The driving use for these tablets is definitely NOT going to be reading books, magazines and newspapers. That’s a fantasy. It is one activity of many that people will perform, and I think one of the lesser ones, except maybe with older users.

The biggest uses for an 11in tablet with fast wireless are going to be live gaming, video applications, and web browsing.

And consumers won’t use a dedicated “itunes for content”. They just want to get content from the web, or maybe download publisher apps along with all the other games, apps and content from a general App Store, and videos and music from iTunes. That’s how I use the WSJ iPhone App today. (As an aside, it’s a great little App, but I think it’s a scam for the WSJ to charge a separate subscription to customers already subscribing to the online Journal. That’s the kind of fleecing your best customer behaviour that holds back paid content everywhere.)

Whether Apple can maintain its proprietary dominance over Apps on these devices remains to be seen. Apple has been incredibly sucessful at using proprietary control to establish premium pricing and provide good customer experience, and as a result established entirely new product categories very quickly. But over time with the Android, ChromeOS and other portable and mobile alternatives like the Nexus One covered by TechCrunch today, and developer dissatisfaction at lock-in and unfair policies with the App Store, you’d figure the mainstream market will open up.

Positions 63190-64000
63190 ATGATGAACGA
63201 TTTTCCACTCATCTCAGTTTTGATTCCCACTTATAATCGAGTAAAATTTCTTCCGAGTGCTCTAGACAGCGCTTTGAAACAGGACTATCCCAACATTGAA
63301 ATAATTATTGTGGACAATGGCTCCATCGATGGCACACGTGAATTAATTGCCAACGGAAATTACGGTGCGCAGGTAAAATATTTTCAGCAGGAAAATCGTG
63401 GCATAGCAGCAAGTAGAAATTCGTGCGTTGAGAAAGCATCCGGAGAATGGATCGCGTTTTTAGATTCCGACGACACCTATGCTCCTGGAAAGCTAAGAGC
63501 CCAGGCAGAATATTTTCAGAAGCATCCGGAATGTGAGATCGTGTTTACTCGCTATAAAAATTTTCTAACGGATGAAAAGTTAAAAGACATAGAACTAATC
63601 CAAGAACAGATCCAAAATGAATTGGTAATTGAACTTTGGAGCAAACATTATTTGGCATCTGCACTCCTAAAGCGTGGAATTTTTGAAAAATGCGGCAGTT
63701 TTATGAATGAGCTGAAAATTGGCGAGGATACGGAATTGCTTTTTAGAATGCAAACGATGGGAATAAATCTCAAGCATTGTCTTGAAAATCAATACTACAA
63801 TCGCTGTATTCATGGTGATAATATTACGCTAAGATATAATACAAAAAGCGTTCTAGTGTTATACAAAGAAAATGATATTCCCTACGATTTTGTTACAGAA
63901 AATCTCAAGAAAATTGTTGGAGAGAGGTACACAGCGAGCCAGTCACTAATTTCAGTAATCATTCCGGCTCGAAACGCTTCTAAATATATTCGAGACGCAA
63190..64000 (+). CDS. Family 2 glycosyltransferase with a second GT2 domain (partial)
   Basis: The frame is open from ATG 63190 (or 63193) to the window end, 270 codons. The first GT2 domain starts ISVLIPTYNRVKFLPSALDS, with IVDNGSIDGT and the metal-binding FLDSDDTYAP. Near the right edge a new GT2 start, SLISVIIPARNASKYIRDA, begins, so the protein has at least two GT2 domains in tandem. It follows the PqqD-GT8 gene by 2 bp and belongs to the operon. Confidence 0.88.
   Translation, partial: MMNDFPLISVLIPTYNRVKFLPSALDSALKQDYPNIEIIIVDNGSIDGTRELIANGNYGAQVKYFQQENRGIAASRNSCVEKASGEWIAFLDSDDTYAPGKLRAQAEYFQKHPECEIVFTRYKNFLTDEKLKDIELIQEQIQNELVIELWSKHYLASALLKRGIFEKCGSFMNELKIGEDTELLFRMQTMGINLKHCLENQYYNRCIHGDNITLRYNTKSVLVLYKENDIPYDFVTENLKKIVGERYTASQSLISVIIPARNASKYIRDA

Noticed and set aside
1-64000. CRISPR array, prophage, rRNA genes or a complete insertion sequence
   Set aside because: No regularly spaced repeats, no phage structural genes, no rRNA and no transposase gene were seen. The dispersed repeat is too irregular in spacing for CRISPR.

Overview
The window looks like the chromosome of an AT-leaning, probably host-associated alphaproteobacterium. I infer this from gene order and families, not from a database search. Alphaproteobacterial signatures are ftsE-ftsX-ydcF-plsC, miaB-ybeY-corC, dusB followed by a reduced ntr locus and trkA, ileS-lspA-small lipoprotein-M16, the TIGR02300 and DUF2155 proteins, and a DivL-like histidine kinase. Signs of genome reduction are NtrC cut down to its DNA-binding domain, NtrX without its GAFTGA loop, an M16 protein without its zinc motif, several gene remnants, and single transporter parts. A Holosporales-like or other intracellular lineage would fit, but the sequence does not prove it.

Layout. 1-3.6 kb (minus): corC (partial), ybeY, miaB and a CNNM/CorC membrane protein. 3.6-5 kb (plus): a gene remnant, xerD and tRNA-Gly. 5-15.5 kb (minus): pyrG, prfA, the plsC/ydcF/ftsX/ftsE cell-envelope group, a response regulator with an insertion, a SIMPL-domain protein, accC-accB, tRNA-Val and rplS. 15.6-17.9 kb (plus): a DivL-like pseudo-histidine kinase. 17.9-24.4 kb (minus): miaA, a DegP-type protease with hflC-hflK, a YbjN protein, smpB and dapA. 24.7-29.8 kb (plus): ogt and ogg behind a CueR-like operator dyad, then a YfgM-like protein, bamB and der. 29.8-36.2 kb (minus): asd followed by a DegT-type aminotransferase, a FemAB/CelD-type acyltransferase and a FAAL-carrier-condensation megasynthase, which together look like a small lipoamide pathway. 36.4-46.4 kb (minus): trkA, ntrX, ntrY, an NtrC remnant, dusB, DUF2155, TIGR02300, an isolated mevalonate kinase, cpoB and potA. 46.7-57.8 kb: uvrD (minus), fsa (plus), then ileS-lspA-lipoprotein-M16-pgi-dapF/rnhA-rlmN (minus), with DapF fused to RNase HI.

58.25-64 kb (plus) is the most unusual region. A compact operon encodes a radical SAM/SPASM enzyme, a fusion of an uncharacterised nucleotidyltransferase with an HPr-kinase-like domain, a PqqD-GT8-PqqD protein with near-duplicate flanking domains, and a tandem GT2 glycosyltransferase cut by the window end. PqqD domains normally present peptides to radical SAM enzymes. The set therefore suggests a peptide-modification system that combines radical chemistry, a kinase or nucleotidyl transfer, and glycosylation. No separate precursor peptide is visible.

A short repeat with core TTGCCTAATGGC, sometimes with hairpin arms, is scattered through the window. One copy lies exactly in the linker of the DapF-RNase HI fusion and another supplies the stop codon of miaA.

In the meantime, I suspect media executives will be left dreaming about androids and electric sheep, while the rest of the world wakes up to Steve Jobs bringing down Tablets from the mountain.


Why isn’t there more investment in new media startups?

There is clearly a mini boom taking place in early-stage high-tech startups at the moment.

That’s what I’m building, so it’s a topic close to my heart. I’ve got some thoughts on that boom that will keep for another post.

But I’ve always been interested in new media businesses too, and it surprises me there isn’t more investment interest and activity around new media-driven startups at the moment.

The conventional wisdom is that media startups and content businesses aren’t attractive, so VCs and angels aren’t interested. I can see how businesses that are built around just putting new content online aren’t going to be appealing.

However, as Clay Shirky’s great recent post outlines, we are going through the greatest period of creative destruction in the history of media.

Existing media businesses are getting smashed. At the same time, there is a lag between that smashing up of what exists today, and the creation of the new businesses that will replace them.

This has been accelerated by the downturn, but it is actually bigger than any single swing of the economic cycle.

Shirky points out that when you look at the introduction of the printing press, the media industry landscapes before and after bear little resemblence. There was no smooth transition or evolution from the old to the new.